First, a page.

87. Bryan Danielson Vs. Katsuhiko Nakajima (September 20) – ROH: Glory By Honor 7 – One of those Danielson matches where really simple things meant a lot – and it does mean something when the former ECW Arena gives you a round of applause for a leg trip. I am not insulting other approaches to wrestling when I say it simply makes so much more sense for Nakajima to be able to stop a big kick from Danielson when Danielson’s leg has been worked on and he’s already been pushing how much he should have done on it. At the same time, that kind of approach made it a world away from the normal Japanese superstar debut in ROH’s U.S. shows, with Danielson treating Nakajima like a serious threat from whom he didn’t even want to receive one kick. By the time Nakajima caught Danielson from the apron, anyone unfamiliar with Nakajima knew exactly why. Contrast this with Kota Ibushi’s matches in ROH, where Ibushi was doing everything in his repertoire in every match, and you see fewer amazing moves, but more art to the wrestling. When they started throwing bombs at each other it meant more, with the anticipation for Nakajima’s side, and the intensity Danielson had saved. Plus for all the people who hate Kurt Angle, Nakajima actually attacked Danielson’s leg for a substantial period before attempting an Ankle Lock!
86. Chris Sabin & Alex Shelley Vs. James Storm & Bobby Roode (November 9) – TNA: Turning Point – It was good to see the Guns unholstered for once in TNA. Sabin particularly came across like a star, with heroic charisma on pretty much every tag and conducting some his finest anti-double-team offense since early in the Team 3D feud. Sabin and Shelley were obviously able to hit a lot of beautiful tandem offense on the dastardly bad guys, but the sheer length of the match really opened things up emotionally, letting them invest more than just pretty moves. There were pretty moves, of course – the Tower of Doom that Shelley initiated from the Tree of Woe was just about the coolest use of that tag team trope TNA has ever done. Storm and Roode played the solid supporting villain roles well, with Storm really excelling at bullying the smaller guys and improving his game, be it in the clever execution of a drop toe hold or in putting on a hat while taking Shelley for granted.
85. Roderick Strong Vs. Rocky Romero (January 27) – Pro Wrestling Guerrilla: Pearl Habra – It was foolish to hope they’d catch the pace of their original PWG match, but they sure tried. Having Romero get a submission in the opening seconds was actually brilliant, playing into the unique athletic animosity between the two of them, as well as setting up the importance of submission holds. Those defined the match, almost like chapter points around fast-based action that was still largely ground-based. Strong and Romero wrestle each other in a way in PWG that simply cannot last too long. Very few wrestlers in PWG (if any) could throw this much this fast and still produce a sense of sympathy and believability. It could have gone a lot longer and I’d have been happy (maybe even happier), but they earned the brevity with their step-and-a-half pacing, tremendous physicality and downright angry execution. What other opponents have these guys faced that could go this fast and not miss a beat?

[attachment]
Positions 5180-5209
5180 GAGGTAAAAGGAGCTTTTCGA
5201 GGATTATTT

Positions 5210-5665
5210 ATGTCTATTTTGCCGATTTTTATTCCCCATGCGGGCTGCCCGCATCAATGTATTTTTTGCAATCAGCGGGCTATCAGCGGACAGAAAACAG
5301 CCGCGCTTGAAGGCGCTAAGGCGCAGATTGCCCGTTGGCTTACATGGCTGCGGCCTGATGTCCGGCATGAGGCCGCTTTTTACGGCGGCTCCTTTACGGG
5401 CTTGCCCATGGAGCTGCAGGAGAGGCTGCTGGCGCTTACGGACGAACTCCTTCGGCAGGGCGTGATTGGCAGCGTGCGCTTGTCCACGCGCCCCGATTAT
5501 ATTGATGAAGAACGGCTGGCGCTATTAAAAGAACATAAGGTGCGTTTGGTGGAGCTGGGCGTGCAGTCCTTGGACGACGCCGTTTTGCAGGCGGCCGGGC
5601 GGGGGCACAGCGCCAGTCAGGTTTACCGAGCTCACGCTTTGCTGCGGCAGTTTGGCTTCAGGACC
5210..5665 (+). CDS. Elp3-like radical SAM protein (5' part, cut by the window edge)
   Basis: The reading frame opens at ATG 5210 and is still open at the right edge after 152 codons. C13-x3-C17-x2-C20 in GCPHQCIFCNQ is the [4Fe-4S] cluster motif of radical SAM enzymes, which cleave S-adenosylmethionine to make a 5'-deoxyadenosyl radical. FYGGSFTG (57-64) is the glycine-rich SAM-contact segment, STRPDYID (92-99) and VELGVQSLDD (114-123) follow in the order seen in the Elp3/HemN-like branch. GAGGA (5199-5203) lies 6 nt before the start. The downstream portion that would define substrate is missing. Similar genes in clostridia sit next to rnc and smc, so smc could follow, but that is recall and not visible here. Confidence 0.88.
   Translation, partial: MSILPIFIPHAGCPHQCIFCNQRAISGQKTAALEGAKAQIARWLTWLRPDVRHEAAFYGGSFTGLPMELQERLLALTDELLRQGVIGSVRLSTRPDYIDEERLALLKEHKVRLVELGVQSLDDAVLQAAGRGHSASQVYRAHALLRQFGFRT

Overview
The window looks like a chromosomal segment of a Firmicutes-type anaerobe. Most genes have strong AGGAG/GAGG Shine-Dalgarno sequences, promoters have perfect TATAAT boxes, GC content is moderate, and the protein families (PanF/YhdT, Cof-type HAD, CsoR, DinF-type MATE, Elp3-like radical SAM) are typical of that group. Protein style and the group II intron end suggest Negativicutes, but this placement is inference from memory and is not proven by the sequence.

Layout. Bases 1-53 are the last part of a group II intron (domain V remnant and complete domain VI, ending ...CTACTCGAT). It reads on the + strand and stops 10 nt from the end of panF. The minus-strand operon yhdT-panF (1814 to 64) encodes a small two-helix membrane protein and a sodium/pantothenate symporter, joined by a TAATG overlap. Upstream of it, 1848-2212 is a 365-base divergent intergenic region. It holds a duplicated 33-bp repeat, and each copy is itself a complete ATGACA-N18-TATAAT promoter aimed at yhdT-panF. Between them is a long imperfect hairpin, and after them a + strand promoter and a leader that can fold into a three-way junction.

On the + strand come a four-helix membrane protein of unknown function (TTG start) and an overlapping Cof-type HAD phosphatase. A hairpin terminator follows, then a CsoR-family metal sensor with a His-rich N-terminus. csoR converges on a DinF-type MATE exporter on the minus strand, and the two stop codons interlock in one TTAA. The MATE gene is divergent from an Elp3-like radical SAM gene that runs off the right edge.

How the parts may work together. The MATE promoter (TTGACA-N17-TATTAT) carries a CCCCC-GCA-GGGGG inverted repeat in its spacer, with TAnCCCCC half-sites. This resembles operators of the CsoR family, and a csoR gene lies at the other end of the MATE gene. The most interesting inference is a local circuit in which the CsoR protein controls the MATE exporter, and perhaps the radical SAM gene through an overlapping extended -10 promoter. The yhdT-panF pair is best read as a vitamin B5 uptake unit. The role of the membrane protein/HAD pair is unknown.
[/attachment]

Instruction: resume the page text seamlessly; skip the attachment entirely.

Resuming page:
84. CIMA, Dragon Kid & Ryo Saito Vs. Masato Yoshino, Naruki Doi & Genki Horiguchi (March 29) – ROH: Supercard of Honor 3 – It paled in comparison to its predecessors and its overkill at the end was undeniable, but similarly undeniable was the excitement of the match. CIMA was not the same man who had visited ROH two years prior, and hurting badly he chose smarter routes of injecting personality into the match and letting his partners do the flying. Dragon Kid soared as is his trademark on an ROH Supercard, while Yoshino really picked up his game. On nights like these he is one of the best cruiserweights in the world, able to bully, to hit blistering offense, and to eat offense, playing any role that’s needed at any moment – stuff too complex for some wrestling fans, but mandatory in Dragon Gate, and even to the uninitiated, very forgivable when Dragon Gate guys visit Ring of Honor. Yoshino, Doi and Dragon Kid provided enough horsepower and CIMA enough non-workrate amusement to make this one of the year’s better trios tags, while Saito wisely stepped in when necessary, and Horiguchi followed the leads of his more capable teammates.